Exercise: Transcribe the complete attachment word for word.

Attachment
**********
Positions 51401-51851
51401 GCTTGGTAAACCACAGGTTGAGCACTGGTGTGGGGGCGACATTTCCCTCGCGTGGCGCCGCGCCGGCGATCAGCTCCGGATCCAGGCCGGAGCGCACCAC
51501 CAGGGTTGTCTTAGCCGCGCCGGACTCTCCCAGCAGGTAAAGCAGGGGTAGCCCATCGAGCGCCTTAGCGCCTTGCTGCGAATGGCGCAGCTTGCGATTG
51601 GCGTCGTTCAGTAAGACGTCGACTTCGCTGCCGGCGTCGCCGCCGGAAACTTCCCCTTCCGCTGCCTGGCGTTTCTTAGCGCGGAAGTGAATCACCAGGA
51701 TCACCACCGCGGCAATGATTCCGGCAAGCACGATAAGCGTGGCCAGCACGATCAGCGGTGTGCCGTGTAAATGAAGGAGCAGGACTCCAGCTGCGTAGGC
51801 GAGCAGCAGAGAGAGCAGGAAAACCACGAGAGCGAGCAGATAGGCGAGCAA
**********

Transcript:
Positions 51401-51851
51401 GCTTGGTAAACCACAGGTTGAGCACTGGTGTGGGGGCGACATTTCCCTCGCGTGGCGCCGCGCCGGCGATCAGCTCCGGATCCAGGCCGGAGCGCACCAC
51501 CAGGGTTGTCTTAGCCGCGCCGGACTCTCCCAGCAGGTAAAGCAGGGGTAGCCCATCGAGCGCCTTAGCGCCTTGCTGCGAATGGCGCAGCTTGCGATTG
51601 GCGTCGTTCAGTAAGACGTCGACTTCGCTGCCGGCGTCGCCGCCGGAAACTTCCCCTTCCGCTGCCTGGCGTTTCTTAGCGCGGAAGTGAATCACCAGGA
51701 TCACCACCGCGGCAATGATTCCGGCAAGCACGATAAGCGTGGCCAGCACGATCAGCGGTGTGCCGTGTAAATGAAGGAGCAGGACTCCAGCTGCGTAGGC
51801 GAGCAGCAGAGAGAGCAGGAAAACCACGAGAGCGAGCAGATAGGCGAGCAA